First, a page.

Jurisdictional Issues

When there is an "international" element to family law matters, the lawyer first asks "in which jurisdiction should the matter be determined?" and "what law applies?". In most cases where the parties are either resident or present in Australia, the jurisdiction and law to be applied is Australian. However, it is important to get very precise legal advice as to which jurisdiction and law applies. Family law is certainly not uniform throughout the world. There are very important differences which may need to be assessed for any particular matter.


In most cases, Australian law will recognise as a valid (legal) marriage, marriages performed overseas in any country. Provided the ceremony or process conforms to the law of the place the marriage is celebrated, Australian law will recognise the marriage. The notable exceptions are:-

a.marriages of same sex couples;

b.bigamous or polygamous marriages;

c.marriages involving persons under the age of 18; and

d.marriage involving siblings, ancestors or descendants.


Provided the applicant for divorce is in Australia at the time of the application, Australians courts will make orders for divorce. Parties can object to an order being made on jurisdictional grounds.

It is important to seek legal advice if you wish to oppose the jurisdiction of a divorce application.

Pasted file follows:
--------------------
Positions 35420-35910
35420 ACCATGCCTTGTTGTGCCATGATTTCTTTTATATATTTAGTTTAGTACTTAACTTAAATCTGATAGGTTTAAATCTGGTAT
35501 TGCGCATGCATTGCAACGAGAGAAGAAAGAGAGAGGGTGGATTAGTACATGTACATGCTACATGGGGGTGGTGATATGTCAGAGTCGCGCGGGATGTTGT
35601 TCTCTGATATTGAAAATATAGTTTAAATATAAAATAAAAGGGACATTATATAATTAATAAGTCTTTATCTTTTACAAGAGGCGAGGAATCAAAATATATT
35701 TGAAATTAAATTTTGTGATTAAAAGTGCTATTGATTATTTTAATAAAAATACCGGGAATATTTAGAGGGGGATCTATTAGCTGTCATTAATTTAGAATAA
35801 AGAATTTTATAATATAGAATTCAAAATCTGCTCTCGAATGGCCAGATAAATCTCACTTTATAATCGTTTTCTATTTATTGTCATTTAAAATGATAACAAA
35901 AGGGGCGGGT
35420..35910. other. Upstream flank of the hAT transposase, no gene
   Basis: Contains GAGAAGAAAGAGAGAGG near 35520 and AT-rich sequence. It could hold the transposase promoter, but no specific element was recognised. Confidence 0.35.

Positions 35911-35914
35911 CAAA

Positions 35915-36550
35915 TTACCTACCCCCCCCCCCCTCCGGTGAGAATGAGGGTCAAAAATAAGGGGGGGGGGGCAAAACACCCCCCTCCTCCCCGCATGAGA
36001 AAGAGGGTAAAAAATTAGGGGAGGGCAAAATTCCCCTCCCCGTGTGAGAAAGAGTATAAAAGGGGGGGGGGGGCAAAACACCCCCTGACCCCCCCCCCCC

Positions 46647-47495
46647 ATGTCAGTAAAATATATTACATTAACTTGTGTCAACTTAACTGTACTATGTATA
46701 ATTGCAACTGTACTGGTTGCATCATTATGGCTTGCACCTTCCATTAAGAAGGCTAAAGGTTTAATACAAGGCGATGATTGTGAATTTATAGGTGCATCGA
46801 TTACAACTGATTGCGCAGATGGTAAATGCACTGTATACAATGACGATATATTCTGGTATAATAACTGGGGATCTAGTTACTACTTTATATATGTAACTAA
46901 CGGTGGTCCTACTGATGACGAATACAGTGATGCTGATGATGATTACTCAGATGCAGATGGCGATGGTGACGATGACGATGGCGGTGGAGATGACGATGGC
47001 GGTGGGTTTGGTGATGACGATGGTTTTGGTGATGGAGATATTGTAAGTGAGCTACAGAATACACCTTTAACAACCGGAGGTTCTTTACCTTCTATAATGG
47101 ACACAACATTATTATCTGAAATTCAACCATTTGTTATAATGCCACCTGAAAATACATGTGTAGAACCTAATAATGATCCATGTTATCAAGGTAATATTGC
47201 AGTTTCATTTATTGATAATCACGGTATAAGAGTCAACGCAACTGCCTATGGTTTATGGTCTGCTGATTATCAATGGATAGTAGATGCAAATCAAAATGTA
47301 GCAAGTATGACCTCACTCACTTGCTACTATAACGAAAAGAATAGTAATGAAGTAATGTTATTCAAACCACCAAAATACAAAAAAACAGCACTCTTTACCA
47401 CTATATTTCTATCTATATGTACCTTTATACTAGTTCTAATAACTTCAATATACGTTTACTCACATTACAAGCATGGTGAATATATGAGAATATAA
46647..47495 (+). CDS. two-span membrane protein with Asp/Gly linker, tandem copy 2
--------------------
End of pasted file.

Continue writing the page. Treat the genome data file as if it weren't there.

Australian courts can make parenting orders for children residing overseas provided the applicant is in Australia at the time of the application. However, if a child has a substantially closer connection to another jurisdiction, then Australian courts may decline to hear an application for parenting orders and require the parties to resolve their dispute in that other jurisdiction.


As for children, Australian courts will determine property disputes, involving property outside Australia. Once again, however, if a resolution is more easily facilitated in another jurisdiction, then Australian courts may decline to hear the application. This may be the case if all property is overseas.


Australia is a signatory to reciprocal judgments recognition treaties with other countries. Other aspects of international law require other countries to apply and enforce orders made in Australia. However, it is advisable to seek legal advice regarding the enforceability of any Australian order overseas.

Overseas Order

Once an overseas family law order (relating to children) is registered in an Australian court, it is usually enforceable in Australia as if it was an Australian order. Generally speaking, Australian courts will not vary orders made overseas unless very good reasons exists for doing so. It follows that someone wishing to vary an overseas order registered in Australia needs to apply in the jurisdiction that first made the order.


Special international law exists to determine "conflicts of law". This could happen if a matter is being litigated in two jurisdictions at the same time. Or it might occur if two jurisdictions require the matter to be litigated in the "other" jurisdiction. In addition, the laws of certain countries connect marriage and divorce or divorce and property settlement, whereas in Australia these matters are determined separated. It is very important to seek legal advice if your family law matter might have an "international" element.

To find out more, please contact our Family Law team.